Of course, we know a list like this is bound to be controversial—so if you disagree with our lineup, have at it in the comments!
Boston Ballet principal Ashley Ellis' dancing is the perfect pairing of ethereal grace and punchy musicality. The Torrance, CA, native began training at South Bay Ballet at age 6, and attended the School of American Ballet summer program in 1998. In 2001, she was accepted into American Ballet Theatre's Studio Company, and the following year, she joined ABT's corps de ballet. In 2007, she became a founding member of Corella Ballet Castilla y León in Spain, under the direction of Angel Corella. Three years later, she headed back to the States and danced with Sarasota Ballet before joining Boston Ballet as a second soloist in 2011. In 2013, she was promoted to principal dancer. Catch her performing this season in the company's Nutcracker. —Courtney Bowers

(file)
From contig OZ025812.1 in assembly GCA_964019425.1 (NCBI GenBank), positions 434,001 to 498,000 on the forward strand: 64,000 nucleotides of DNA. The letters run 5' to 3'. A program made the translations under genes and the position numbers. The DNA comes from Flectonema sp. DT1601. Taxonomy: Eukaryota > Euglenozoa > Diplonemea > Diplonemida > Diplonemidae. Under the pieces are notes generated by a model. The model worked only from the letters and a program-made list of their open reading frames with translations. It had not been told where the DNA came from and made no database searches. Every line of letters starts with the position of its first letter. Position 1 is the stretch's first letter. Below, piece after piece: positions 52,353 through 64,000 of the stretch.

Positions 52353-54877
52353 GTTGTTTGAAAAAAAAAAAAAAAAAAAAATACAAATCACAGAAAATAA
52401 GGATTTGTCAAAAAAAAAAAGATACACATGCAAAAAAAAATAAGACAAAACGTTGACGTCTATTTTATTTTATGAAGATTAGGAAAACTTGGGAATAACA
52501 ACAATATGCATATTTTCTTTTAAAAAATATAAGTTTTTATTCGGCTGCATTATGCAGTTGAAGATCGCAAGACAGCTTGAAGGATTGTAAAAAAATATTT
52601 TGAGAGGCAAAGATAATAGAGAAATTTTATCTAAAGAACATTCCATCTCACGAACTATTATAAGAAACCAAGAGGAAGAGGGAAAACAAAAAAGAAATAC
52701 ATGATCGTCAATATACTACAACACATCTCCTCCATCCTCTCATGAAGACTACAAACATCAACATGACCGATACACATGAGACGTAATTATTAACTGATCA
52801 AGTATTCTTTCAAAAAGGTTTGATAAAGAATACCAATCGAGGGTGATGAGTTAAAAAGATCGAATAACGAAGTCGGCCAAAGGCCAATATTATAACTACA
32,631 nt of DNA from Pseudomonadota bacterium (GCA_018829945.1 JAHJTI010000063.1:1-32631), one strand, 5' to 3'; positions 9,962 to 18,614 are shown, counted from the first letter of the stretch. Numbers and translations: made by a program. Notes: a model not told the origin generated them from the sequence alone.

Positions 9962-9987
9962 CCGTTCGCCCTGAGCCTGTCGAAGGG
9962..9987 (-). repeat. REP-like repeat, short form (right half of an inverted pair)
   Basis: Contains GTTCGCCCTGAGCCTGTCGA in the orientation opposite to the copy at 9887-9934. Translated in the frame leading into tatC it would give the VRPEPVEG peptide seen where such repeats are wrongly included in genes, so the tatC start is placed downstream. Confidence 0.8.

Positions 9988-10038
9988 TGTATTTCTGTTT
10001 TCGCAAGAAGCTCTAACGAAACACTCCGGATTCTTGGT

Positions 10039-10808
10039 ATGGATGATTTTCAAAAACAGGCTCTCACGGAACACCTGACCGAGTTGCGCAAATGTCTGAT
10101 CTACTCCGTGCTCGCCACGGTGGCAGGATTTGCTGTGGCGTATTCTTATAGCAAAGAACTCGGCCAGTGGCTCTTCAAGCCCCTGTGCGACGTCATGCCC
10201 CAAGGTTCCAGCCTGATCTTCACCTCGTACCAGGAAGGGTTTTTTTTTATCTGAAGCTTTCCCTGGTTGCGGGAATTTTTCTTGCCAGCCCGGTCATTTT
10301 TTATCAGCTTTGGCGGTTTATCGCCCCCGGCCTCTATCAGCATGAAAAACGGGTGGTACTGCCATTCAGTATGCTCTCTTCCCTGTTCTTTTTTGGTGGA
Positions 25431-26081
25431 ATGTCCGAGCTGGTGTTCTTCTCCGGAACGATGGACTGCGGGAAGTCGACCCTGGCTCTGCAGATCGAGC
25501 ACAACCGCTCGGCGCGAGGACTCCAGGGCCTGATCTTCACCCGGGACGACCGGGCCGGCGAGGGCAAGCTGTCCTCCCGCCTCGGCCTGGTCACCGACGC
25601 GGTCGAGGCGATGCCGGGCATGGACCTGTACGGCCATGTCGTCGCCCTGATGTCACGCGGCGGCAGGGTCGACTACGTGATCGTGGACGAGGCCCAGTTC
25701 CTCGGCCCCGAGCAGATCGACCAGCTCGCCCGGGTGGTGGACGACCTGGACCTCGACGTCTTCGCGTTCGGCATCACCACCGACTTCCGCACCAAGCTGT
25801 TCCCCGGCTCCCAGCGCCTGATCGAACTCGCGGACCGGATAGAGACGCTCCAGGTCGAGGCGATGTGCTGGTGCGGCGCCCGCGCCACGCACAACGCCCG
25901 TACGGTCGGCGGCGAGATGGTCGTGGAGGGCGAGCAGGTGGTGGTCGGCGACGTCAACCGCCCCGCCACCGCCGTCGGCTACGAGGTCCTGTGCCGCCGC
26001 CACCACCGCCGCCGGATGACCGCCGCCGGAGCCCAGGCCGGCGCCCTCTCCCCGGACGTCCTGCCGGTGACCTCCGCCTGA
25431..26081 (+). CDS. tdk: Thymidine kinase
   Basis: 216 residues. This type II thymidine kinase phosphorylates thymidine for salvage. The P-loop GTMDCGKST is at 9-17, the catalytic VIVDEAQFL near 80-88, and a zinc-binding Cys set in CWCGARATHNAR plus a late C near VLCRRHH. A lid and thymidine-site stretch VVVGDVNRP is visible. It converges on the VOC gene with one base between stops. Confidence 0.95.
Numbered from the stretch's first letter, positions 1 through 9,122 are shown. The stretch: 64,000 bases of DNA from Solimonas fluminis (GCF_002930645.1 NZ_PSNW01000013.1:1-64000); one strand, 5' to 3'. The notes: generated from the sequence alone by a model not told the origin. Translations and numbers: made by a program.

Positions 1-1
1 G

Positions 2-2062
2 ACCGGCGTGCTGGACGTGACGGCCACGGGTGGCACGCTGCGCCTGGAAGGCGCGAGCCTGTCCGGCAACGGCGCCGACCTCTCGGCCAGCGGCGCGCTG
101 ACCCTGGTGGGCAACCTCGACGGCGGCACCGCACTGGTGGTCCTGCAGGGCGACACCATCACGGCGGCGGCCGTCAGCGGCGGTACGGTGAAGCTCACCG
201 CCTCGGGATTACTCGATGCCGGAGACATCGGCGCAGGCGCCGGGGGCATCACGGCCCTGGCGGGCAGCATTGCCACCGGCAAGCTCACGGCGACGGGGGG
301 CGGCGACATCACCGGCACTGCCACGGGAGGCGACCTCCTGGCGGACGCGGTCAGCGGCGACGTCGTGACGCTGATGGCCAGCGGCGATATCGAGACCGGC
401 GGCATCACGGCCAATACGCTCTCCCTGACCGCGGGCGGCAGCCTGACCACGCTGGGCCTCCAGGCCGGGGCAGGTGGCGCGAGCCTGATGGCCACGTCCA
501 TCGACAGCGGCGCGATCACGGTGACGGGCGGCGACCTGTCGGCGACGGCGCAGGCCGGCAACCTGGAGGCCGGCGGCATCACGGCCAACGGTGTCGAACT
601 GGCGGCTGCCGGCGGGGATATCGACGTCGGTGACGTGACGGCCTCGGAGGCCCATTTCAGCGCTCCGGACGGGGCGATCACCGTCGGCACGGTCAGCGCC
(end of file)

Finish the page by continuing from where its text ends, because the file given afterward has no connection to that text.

Let's take a walk down memory lane to this past September, when the #LevelUpChallenge was in full-blown viral mode. Literally thousands of videos of people dancing to Ciara's song "Level Up" flooded the Internet, but only one truly broke it: an amazing clip of the Wilson Central High School Dance Team—and their Assistant Principal, Ranesa Shipman. Never one to miss out on a viral dance challenge, Ellen DeGeneres decided to have Shipman and the team perform on "The Ellen Show"—and the fun didn't stop there.
You and your phone have more in common than you might guess, says Dr. Rafael Pelayo, pediatrician and clinical professor at the Stanford Center for Sleep Sciences and Medicine. "If you charge your phone halfway, it works for a few hours," he explains. "But it's not performing at its full potential, and you have to be careful about how you use that energy."